Historical Sites of the Bazaruto Archipelago National Park!
Ponta Dom Carlos
The Bazaruto lighthouse is set on the top of a hill, about a mile south of Bazaruto cable (Latitude: 21 ° 32 'S, Longitude: 35 ° 29'E).
On 30th June 1893, by n. 19 Seafarers Notice, was announced the construction of a lighthouse at the top of Cape Bazaruto, which was lit in 1894, and then worked until 1896. On 11th September 1897 it was announced that it was turned off because it was not useful for Navigation, because of its low intensity On 17 July 1910 the construction of a new, far-reaching lighthouse began and began to operate in 1913. In 1936 it was described as follows: The Bazaruto lighthouse at the northern end of the island is a splendid And useful construction, erected in 1913.
At the base are the dwellings of the staff and various dependencies, forming a quadrangular patio. In one of the angles of the patio rises the lighthouse, whose height is 18 meters. Excellent accommodation, cisterns with rainwater, workshops, radiotelegraph station and electric lighting.. 26 m (85 ft) round concrete tower with lantern and gallery, rising from a complex of 1- and 2-story keeper's houses. All buildings painted white; lantern dome painted red. In August 2007 the lighthouse was severely damaged by Tropical Cyclone Favio In February of that year, and Jeremy Fawcett has posted a photo showing the damage to the light station. F.H. Mira's August 2008 photo at right shows that no repairs had been made. A Google satellite view is also available.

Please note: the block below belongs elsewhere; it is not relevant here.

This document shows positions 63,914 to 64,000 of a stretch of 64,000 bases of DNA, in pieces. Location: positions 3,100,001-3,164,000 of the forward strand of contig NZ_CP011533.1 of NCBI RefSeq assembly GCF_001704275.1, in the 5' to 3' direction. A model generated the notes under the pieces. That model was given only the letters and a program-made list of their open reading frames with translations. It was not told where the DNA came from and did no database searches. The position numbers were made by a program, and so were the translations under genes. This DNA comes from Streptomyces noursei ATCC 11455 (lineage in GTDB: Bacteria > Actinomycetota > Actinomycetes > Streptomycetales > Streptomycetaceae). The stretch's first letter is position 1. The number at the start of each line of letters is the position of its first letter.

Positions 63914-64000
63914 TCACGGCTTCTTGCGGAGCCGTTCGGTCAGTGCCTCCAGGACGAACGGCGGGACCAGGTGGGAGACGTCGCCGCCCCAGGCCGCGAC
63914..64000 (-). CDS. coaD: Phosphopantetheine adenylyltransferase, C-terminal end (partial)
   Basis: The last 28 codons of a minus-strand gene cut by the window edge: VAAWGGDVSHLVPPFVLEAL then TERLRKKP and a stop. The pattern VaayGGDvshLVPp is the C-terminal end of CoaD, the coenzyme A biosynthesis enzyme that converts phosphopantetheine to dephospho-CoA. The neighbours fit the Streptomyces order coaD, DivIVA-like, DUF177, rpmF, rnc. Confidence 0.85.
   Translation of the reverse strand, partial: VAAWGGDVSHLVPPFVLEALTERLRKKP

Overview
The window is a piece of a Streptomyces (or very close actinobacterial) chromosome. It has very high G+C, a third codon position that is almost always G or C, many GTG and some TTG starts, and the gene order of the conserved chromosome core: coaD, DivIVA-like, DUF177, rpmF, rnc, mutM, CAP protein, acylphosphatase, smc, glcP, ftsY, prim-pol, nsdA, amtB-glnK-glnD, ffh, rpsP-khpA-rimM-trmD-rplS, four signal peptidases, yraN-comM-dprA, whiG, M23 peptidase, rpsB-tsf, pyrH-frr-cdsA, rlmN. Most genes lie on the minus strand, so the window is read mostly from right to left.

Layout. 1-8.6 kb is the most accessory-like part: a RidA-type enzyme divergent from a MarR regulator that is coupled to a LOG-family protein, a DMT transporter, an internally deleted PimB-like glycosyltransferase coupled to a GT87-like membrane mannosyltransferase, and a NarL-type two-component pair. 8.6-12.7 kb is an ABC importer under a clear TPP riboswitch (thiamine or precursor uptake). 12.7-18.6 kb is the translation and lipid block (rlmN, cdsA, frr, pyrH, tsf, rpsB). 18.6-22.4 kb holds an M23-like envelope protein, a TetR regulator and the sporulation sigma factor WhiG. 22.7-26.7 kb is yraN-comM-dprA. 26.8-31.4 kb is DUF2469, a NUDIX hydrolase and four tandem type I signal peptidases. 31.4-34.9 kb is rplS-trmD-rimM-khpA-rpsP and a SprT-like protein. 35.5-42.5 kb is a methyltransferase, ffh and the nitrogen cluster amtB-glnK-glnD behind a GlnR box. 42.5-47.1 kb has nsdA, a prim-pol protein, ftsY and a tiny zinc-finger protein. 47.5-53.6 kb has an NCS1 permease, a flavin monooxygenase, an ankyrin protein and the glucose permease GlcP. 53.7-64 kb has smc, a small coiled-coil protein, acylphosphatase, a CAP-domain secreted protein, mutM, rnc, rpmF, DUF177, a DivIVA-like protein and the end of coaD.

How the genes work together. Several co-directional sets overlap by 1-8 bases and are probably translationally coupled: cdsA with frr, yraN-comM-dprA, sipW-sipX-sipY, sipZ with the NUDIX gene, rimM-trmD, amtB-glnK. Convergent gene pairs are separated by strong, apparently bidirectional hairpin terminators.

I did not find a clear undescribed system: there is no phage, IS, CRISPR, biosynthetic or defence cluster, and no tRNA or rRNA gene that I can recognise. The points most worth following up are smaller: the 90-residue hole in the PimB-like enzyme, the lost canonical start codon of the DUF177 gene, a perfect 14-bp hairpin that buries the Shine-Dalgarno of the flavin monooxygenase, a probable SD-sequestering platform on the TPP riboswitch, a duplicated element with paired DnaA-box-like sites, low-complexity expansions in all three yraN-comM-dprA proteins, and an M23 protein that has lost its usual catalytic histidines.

The lighthouse formerly had a hyperradiant Fresnel lens, one of the largest lighthouse lenses ever built. This priceless lens was not removed from the tower, and by now it is completely gone, the prisms stolen or smashed by vandals.
Bazaruto is the largest of a group of islands strung out along the coast north of Vilankulo. The lighthouse was last "rehabilitated" in 1996. The lighthouse is located on the central ridge about 2 km (1.2 mi) south of the north end of the island; accessible by 4WD or a hiking trail from the area of Pestana Bazaruto Lodge. Site open, tower closed. On November 8, 1922, it started to function with Glowing light.
In 1930 its light was white, with groups of 3 flashes every 30 seconds, with a range of 34 miles.
In 1985 it was already turned off. It is currently in operation, with a PRB-46 MKII flashlight, with a bright range of 23 miles. It has a white light with 3 lightning in 15 seconds.
Ponta Dundo is one of the most important place to study the history of Bazaruto Archipelago. Because the earliest occupation of the Bazaruto Archipelago has its signs there, It can be traced back to the beginning of the Iron Age (about 200-300 AD), with relics of settlements evident in Ponta Dundo, south-west of Bazaruto Island and at other settlements sites along the coastal dunes of the island.
According to ANON (1980) in Oceanography Research Institute - ORI (2008), From a regional archaeological point of view, Bazaruto can be regarded as a very special case as it appears to have the only archaeological sites known for this period in all the islands of the South East African Coast.